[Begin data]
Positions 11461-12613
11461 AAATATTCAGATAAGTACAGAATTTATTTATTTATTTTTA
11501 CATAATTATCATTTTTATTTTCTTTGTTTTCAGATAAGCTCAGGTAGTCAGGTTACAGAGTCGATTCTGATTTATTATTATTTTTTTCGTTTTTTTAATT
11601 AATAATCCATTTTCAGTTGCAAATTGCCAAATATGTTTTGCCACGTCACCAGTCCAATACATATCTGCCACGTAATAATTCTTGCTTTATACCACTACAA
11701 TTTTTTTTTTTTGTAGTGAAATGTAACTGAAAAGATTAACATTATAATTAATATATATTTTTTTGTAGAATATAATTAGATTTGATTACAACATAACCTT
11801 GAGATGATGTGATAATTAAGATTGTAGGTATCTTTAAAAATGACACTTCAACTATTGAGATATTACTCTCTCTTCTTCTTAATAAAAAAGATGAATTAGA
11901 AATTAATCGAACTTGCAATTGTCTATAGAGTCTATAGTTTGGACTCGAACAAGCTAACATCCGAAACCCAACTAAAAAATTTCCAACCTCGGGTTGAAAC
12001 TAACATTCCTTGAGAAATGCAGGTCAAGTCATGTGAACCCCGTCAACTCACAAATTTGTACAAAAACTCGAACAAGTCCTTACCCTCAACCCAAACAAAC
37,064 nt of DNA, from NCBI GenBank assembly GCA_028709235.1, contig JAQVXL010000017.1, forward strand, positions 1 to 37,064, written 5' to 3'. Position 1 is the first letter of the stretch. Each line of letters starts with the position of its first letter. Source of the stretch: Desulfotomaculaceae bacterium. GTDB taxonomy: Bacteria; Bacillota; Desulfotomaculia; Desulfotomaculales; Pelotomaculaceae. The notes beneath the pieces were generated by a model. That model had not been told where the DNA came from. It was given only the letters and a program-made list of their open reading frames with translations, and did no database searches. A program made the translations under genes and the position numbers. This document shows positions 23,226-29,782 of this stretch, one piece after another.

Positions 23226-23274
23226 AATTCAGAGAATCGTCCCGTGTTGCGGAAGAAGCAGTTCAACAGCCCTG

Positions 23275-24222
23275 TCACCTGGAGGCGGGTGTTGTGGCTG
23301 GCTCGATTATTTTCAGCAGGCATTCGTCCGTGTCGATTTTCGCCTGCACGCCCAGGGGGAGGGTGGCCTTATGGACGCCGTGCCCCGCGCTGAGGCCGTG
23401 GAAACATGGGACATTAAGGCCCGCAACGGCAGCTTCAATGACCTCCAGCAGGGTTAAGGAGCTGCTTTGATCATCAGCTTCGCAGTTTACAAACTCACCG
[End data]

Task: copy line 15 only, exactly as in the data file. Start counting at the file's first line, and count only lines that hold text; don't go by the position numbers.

23401 GAAACATGGGACATTAAGGCCCGCAACGGCAGCTTCAATGACCTCCAGCAGGGTTAAGGAGCTGCTTTGATCATCAGCTTCGCAGTTTACAAACTCACCG